After that I decided to avoid built up areas and headed into the woods. To enjoy some atmospherics I dropped headphones over my noggin, then wished I hadn’t.

When playing a game like DayZ, desktop stereo speakers can tell you that a sound is coming either left or right but always in front of you.

Headphones make you think. They make you question where a certain sound is coming from. They cause you to feel threatened, on edge, wary and offer an unexpected feeling, that of being very aware of your own mortality. Or at least that of your character.

Little things like a twig snapping behind you, a muffled scream that could be a mile away or a few feet to your left. Every tiny sound made me jerk the mouse left and right to see if anyone or anything was about to attack me and either eat my face or shoot me.

dayzpic

 

Yes, it’s just a game, but for an hour or so I was running around the bleak landscape of Chernarus, frightened of what lay around the next bend in the road, what was coming at me through the trees, what would I find in the next abandoned building and if I would survive long enough to meet someone who didn’t kill me on sight.

A writer must not come to the page lightly.

Stephen King once wrote:

You can approach the act of writing with nervousness, excitement, hopefulness, or even despair–the sense that you can never completely put on the page what’s in your mind and heart. You can come to the act with your fists clenched and your eyes narrowed, ready to kick ass and take down names.

You can come to it because you want a girl to marry you or because you want to change the world. Come to it any way but lightly. Let me say it again: you must not come lightly to the blank page.

Yet the juxtaposition of that is treating writing like a business, if you are indeed serious about it. How can a writer write every single day when there are times when they cannot come to the page any way other than lightly? Is every writer  able to bring all that to the page each and every time?

Side thought: I’ve so wanted to use that word for a long time, and now I have I’m sure it’s wrong.

There have been times when I’ve forced out a hundred words or so, only to turn off the screen and walk away because I wasn’t ready to kick ass and take down names.

I need that mood, that drive, that need to create before my fingers will sync with my brain. Some may say “write anything dude, so long as you write” but I don’t get on well with that point of view. I rebel against writing trash for the sake of making words appear on the screen and upping my word count.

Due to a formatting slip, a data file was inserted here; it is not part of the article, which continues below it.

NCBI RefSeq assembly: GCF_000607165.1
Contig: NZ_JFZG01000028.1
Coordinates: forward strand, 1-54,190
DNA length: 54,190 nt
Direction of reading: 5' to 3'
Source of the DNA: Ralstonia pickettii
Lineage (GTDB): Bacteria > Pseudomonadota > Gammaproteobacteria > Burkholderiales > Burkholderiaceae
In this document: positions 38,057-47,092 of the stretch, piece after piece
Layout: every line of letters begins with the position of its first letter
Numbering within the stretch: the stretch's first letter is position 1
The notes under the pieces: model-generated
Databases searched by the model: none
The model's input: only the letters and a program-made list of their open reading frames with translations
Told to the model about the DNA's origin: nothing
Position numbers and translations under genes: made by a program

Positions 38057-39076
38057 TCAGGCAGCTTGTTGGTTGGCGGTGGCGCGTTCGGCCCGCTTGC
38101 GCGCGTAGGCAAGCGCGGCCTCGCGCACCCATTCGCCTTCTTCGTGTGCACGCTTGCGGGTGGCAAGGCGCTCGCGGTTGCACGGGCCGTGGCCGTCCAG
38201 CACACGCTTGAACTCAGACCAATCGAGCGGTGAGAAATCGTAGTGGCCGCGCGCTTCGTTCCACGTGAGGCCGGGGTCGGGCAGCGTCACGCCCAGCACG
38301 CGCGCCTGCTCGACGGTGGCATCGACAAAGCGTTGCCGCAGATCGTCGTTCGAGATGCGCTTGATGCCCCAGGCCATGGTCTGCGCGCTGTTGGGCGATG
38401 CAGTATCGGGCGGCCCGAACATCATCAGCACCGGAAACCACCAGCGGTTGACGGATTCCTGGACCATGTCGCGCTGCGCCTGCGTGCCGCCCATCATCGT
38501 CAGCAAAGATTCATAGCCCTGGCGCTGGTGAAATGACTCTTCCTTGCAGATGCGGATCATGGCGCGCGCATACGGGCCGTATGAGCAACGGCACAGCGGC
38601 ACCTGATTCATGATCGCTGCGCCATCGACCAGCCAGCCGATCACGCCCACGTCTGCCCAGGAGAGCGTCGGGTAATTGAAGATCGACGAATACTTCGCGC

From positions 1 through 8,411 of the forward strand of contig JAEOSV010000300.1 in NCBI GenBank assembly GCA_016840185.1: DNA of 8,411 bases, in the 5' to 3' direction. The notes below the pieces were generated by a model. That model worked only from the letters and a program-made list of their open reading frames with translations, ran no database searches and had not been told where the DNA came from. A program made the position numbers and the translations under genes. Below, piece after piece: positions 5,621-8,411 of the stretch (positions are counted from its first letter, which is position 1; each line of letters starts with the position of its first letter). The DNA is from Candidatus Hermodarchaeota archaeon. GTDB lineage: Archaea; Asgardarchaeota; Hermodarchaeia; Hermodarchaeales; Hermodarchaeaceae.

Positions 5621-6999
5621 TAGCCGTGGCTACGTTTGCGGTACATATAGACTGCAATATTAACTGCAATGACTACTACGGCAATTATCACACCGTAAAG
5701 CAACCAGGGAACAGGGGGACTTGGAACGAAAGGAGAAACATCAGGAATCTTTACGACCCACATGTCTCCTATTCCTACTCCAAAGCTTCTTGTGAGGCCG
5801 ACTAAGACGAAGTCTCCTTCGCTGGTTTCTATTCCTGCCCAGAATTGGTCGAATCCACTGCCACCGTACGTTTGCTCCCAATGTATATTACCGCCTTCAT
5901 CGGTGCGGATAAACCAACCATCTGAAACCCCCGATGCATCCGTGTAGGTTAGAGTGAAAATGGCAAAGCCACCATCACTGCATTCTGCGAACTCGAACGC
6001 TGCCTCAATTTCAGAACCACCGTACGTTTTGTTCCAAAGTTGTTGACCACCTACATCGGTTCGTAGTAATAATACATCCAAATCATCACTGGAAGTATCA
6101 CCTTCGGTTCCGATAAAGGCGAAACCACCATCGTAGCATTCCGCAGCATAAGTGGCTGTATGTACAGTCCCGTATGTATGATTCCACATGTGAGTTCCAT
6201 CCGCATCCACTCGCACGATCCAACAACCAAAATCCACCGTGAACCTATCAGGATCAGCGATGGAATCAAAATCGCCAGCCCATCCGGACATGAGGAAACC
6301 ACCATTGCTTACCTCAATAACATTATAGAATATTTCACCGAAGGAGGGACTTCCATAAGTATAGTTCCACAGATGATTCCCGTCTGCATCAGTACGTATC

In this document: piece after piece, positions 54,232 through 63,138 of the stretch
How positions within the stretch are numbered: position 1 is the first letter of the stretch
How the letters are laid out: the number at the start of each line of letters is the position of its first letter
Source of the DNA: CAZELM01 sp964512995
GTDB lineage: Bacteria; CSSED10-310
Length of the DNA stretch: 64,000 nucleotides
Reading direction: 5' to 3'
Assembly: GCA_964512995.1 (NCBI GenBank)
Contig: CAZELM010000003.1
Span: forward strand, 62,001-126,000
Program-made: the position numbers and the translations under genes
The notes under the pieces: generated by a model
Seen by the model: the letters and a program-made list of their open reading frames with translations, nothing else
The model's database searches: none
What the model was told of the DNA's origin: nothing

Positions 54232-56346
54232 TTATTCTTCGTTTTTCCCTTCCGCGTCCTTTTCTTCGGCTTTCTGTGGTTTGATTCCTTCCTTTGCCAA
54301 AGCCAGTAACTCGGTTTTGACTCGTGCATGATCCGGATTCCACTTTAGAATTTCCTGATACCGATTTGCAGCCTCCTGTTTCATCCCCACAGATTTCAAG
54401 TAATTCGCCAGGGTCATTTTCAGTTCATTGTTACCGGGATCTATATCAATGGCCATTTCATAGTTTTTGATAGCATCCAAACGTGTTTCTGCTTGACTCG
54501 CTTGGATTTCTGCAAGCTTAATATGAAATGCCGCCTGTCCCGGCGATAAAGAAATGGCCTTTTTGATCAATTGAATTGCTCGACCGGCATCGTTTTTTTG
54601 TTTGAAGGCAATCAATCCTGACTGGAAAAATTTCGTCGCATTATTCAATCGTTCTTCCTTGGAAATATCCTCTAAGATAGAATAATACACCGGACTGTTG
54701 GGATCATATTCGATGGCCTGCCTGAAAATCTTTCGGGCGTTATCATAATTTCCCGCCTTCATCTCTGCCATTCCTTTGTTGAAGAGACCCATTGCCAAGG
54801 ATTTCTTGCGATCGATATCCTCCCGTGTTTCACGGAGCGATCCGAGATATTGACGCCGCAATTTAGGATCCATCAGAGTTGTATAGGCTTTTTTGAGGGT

Fear and writing.

In DayZ I found fear I hadn’t experienced for a long time in playing video games. Not since that demon dog burst through the window in Resident Evil, or the crackling sound on the radio in Silent Hill.

What I found interesting was how this strange mix of fear, adrenaline and heightened senses related to my writing. The fact that I felt very immersed in the world of DayZ prompted me to think how I described tense and disturbing scenes. For me writing is about exploring the distant corners of Imaginationland and leading the reader to those places.

Visual stimuli are very important to me when writing. Often when reading a book I find there are few other sensory hooks, other than sight, that embed me in that world. I want things like taste, touch, smell and that need to listen to a scraping sound just around the corner as much as the character in the scene.

Hearing scary noises whilst playing DayZ has encouraged me to consider every sense a character has at their disposal to describe the world I want the reader to explore.

Just as I’m grateful for many things in life, I owe a nod of thanks to fear.

I want my readers to be right beside my characters, sharing that same sense of fear when that sphincter clenching noise happens just around the corner.

Taking SK’s advice I’m approaching the page with fear in mind.

Fear is often shunned in favour of happy fun times.

But once you learn the nature of fear you might find it can be quite intoxicating.

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2 thoughts on “Beats, Tags, DayZ and running from zombies

  1. I often wonder if cock pheasants do suicidal things in front of cars, because they think cars are extremely large and colourful rivals wanting to pick a fight over the hens. Not sure what the hens are thinking when they commit suicide thought. Probably “I’ve had enough of those randy cocks fighting over me”.

    Ditto for me, re dialogue tags. But just how does Hilary Mantel get away with her lack of tags? I was so confused about who was talking in “Wolf Hall”, that I’ve decided never to read another one of her novels again. Most novels take me about a fortnight to get through. Hers took me three months, as I kept having to look back to previous pages to check things.

    • The same goes for Captain Corelli’s Mandolin by Louis De Bernieres, very few tags and if I remember correctly he used very few speech marks, had multiple characters talking in the same paragraph, also mixed with inner thoughts! Confusing as hell, but once you got used to the style it made for very entertaining reading and wonderful story.

      As for pheasants, well, I navigated around more today along with partridges, a chicken and a cat that plodded across the road in one village then plopped down on the side of the road as if saying “meh, kinda warm today so I’m making no effort to help you out, ole pal!”